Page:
Science

Jurassic relict reeled out of the ocean is a "totally unique" animal

Jurassic relict reeled out of ...
A close-up micro-CT scan of Ophiojura's eight sets of toothy jaws
A close-up micro-CT scan of Ophiojura's eight sets of toothy jaws
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Ophiojura is separated from its closest living relatives by 180 million years of evolution
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Ophiojura is separated from its closest living relatives by 180 million years of evolution
A close-up micro-CT scan of Ophiojura's eight sets of toothy jaws
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A close-up micro-CT scan of Ophiojura's eight sets of toothy jaws
A turn-around CT scan of Ophiojura
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A turn-around CT scan of Ophiojura
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While scientists hunt for signs of life on other planets, there are still plenty of utterly alien creatures left to find right here on Earth. Now a brand new horror has emerged from the depths of the ocean – meet Ophiojura, a “totally unique” type of animal with arms covered in hooks, and eight sets of toothy jaws.

The first, and so far only, specimen of Ophiojura was trawled up in 2011 about 200 km (124 miles) east of the island of New Caledonia in the southwest Pacific Ocean. There, French scientists were exploring an underwater mountain about 500 m (1,640 ft) below the surface, when they found the bizarre creature. And now it’s been scientifically described in a new study.

Ophiojura is separated from its closest living relatives by 180 million years of evolution
Ophiojura is separated from its closest living relatives by 180 million years of evolution

Ophiojura looks a bit like an elongated starfish, with eight arms measuring 10 cm (4 in) long that are covered in hooks and spines. They all meet in the middle in a terribly toothy grin comprising eight sets of jaws like some Lovecraftian nightmare.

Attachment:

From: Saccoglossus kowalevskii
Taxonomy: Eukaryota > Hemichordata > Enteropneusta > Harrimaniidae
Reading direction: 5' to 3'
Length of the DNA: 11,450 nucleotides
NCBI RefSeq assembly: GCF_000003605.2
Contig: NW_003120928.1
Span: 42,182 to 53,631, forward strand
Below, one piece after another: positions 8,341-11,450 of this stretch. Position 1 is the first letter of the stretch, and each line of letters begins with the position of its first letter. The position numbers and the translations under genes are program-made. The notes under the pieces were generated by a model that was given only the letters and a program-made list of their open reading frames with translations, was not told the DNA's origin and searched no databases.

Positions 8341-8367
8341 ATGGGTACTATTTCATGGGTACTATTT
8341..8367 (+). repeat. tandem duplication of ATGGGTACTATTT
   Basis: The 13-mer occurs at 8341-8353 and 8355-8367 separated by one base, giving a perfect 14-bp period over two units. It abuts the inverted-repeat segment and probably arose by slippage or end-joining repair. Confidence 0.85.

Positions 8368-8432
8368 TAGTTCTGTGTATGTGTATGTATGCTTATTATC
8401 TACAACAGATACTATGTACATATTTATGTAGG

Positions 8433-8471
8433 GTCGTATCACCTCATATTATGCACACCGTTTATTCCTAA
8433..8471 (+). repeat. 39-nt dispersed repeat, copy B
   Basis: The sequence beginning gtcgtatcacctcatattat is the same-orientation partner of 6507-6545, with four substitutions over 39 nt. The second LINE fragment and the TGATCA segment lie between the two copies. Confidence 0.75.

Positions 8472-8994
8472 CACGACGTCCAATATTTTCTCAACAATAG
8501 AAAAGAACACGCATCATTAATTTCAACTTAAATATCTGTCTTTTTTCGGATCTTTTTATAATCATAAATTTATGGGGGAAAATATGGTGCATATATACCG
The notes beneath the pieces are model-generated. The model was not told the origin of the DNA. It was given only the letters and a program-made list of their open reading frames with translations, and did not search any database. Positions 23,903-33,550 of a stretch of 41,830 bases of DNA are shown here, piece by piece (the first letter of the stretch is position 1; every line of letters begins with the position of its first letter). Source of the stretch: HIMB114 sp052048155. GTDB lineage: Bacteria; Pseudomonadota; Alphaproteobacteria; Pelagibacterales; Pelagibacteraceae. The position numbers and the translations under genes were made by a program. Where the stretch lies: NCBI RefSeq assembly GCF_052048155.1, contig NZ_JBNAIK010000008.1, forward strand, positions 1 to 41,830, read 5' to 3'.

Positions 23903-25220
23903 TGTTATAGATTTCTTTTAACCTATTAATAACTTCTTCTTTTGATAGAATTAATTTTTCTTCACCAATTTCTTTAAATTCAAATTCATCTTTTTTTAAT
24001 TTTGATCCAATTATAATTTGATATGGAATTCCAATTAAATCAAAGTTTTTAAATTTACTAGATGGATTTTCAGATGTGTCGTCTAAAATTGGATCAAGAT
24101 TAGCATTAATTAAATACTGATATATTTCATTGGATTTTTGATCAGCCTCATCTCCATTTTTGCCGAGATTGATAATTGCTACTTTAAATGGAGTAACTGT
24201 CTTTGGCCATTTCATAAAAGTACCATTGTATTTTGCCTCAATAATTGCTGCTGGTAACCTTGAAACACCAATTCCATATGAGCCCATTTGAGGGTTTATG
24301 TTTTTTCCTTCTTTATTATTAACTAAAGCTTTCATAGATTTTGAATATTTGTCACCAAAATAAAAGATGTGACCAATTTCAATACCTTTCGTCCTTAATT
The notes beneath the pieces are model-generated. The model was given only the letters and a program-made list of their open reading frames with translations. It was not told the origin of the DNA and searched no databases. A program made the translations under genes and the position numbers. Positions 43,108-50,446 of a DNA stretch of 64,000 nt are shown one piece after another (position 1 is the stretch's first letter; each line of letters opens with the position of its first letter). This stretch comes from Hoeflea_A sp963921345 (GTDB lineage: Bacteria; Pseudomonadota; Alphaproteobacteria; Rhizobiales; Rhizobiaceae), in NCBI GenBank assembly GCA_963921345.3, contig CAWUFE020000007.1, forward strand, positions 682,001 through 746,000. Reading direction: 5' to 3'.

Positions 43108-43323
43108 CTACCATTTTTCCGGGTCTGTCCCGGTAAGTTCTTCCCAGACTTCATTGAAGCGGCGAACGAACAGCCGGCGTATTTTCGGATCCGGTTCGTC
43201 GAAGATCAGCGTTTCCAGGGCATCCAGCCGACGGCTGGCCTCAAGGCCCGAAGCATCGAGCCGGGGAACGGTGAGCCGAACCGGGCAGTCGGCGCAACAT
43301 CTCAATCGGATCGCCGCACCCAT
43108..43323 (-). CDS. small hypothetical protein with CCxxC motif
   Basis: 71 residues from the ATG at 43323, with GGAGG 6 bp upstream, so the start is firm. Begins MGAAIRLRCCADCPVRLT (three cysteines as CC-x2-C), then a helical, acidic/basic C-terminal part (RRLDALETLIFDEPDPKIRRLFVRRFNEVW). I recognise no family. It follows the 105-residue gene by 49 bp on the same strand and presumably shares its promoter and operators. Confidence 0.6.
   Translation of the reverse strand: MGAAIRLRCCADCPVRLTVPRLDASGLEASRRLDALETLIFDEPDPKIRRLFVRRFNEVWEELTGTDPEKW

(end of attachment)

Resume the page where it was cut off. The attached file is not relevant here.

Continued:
The odd Ophiojura is not just a new species – it’s a new genus and a new family. Its closest living relatives are the brittle stars, which themselves are relatives of starfish, but “close” isn’t exactly the word we’d use. Genetic studies revealed that their last common ancestor lived about 180 million years ago, during the Jurassic period when dinosaurs were just reaching their prime.

Intriguingly, the researchers say they’ve also seen fossils from about that same period that look remarkably like the new species. The team says that this makes Ophiojura a “relict” species, which has persisted relatively untouched by evolution for millions of years. It may be the only, or at least one of very few, living species from a branch of life that was once widespread.

A turn-around CT scan of Ophiojura
A turn-around CT scan of Ophiojura

The team will embark on a new expedition in July and August to similar underwater mountains, largely unexplored, in the Indian Ocean, in hopes of finding similar relicts.

The research was published in the journal Proceedings of the Royal Society B.

Source: Museums Victoria via The Conversation

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8 comments
8 comments
Worzel
I'm glad that they are almost extinct! The thought of stepping on one whilst in the sea gives me the shivers!
Expanded Viewpoint
With all of those jaws set up to eat, how is its digestive system configured? Is there a stomach for each mouth? How does it reproduce?
Gods Holy Trousers
What if that was the last one?
DavidB
I learned a new word, today!

Thanks, New Atlas!
Kevin Ritchey
It took this long to report on its discovery? What else hasn’t been reported on?
Signguy
Yeah, dude, they were found 1,600 ft below the surface, soooooo....Worzel, not likely.
Jay Gatto
Worzel, Ophiojura might feel the same about immeasurably selfish humans.
rpark
...hmmm, looks like the precursor to a sand dollar ?